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Issue 33, 2012
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Acid–base chemistry enables reversible colloid-to-solution transition of asphaltenes in non-polar systems

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Abstract

The conjugated π-bonding in asphaltenes, a naturally occurring member of the polyaromatic hydrocarbon family, provides a unique platform for investigating electrostatics and electronics in non-polar systems, but at the same time causes asphaltenes to be insoluble in all except aromatic liquids. Asphaltenes precipitate from petroleum fluids under a variety of conditions, including depressurization and compositional changes, plaguing both recovery operations and remediation in the case of equipment failure. Aromatic solvents like toluene dissolve asphaltenes, but only at very high concentrations, nearly 50% by weight. Polymeric dispersants can stabilize asphaltene colloids, and in some cases can inhibit asphaltene precipitation entirely. Strong organic acids such as dodecyl benzene sulfonic acid (DBSA) can dissolve precipitated asphaltenes when introduced in concentrations as little as 1 percent by weight. Here we demonstrate for the first time that DBSA enables a reversible transition from unstable to stable colloidal-scale asphaltene suspensions to molecularly stable solutions. A continuum of acid–base reactions explains the apparent dual-action of DBSA. The suspension–solution transition occurs through the protonation of heteroatomic asphaltene components and subsequent strong ion pairing with DBSA sulfonate ions, effectively forming DBSA-doped asphaltene complexes with a solvation shell.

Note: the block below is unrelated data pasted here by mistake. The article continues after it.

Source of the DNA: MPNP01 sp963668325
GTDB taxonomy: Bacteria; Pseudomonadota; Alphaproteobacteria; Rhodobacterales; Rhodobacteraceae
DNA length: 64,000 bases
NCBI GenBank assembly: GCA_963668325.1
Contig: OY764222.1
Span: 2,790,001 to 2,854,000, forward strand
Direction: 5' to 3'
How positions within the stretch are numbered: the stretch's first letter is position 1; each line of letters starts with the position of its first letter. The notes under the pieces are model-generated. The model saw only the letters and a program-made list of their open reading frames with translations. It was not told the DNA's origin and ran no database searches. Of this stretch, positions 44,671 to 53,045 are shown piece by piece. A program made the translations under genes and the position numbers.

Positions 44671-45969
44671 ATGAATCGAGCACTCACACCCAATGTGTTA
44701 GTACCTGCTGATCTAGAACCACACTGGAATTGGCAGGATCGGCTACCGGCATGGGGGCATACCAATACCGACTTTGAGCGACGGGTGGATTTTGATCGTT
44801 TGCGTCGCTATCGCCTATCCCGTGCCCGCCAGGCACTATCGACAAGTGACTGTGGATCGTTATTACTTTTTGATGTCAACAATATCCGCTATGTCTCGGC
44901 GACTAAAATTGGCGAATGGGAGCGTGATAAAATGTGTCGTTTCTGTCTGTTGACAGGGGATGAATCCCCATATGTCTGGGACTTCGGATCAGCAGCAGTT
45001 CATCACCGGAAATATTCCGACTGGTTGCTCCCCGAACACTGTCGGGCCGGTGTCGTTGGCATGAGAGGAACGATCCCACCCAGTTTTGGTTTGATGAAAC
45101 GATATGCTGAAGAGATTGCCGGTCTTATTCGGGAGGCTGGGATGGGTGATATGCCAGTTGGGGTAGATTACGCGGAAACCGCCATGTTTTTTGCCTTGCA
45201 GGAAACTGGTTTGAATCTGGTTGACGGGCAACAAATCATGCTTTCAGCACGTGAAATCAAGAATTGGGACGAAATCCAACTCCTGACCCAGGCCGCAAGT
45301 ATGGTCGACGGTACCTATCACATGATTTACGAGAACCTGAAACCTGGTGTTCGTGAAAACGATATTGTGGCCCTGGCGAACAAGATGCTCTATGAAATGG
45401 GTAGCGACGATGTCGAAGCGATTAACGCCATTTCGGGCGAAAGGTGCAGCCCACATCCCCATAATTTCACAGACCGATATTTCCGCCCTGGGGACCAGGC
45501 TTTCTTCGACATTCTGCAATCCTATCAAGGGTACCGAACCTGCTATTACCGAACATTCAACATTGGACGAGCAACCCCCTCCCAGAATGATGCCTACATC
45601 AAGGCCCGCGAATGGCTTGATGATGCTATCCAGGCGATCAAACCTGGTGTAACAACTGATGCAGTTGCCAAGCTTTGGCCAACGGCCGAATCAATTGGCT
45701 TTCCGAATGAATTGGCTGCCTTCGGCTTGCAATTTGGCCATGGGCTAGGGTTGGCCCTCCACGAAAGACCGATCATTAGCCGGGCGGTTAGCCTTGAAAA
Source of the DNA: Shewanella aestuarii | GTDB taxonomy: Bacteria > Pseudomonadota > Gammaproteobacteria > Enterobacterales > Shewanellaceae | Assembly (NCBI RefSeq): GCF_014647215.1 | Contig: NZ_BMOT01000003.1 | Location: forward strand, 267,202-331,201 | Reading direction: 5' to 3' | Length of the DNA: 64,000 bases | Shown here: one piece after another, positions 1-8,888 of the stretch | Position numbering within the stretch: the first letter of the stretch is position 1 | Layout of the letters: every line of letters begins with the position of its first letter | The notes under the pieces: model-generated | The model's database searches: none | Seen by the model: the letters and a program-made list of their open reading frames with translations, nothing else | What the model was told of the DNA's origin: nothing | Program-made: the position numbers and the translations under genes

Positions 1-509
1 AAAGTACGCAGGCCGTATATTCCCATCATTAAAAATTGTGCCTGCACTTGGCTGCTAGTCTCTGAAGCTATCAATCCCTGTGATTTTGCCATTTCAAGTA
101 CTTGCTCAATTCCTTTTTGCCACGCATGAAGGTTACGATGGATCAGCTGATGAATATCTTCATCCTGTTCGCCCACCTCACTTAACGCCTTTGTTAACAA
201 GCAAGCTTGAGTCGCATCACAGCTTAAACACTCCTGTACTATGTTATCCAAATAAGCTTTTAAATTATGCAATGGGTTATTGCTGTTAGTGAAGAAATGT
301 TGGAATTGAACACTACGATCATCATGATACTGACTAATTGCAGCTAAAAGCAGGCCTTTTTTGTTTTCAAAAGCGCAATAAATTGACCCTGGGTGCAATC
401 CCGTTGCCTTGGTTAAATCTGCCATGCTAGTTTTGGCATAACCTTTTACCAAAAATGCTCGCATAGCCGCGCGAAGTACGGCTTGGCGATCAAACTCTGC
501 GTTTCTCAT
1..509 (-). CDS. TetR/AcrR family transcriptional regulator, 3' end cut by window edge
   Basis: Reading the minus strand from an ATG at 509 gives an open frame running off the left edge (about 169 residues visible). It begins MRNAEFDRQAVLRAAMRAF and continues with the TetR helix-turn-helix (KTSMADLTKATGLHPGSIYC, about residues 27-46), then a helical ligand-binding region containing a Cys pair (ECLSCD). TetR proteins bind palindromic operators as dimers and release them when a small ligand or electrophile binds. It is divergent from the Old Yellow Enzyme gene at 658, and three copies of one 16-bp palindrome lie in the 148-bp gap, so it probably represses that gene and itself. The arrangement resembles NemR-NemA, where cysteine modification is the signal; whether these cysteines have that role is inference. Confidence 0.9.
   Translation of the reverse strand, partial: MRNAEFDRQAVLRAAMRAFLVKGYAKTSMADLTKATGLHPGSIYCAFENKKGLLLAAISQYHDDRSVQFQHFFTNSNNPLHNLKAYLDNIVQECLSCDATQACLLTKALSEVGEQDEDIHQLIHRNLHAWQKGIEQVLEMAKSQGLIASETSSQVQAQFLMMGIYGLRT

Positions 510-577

Graphical abstract: Acid–base chemistry enables reversible colloid-to-solution transition of asphaltenes in non-polar systems

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Supplementary files

Article information


Submitted
29 Apr 2012
Accepted
21 Jun 2012
First published
18 Jul 2012

Soft Matter, 2012,8, 8778-8785
Article type
Paper

Acid–base chemistry enables reversible colloid-to-solution transition of asphaltenes in non-polar systems

S. M. Hashmi, K. X. Zhong and A. Firoozabadi, Soft Matter, 2012, 8, 8778
DOI: 10.1039/C2SM26003D

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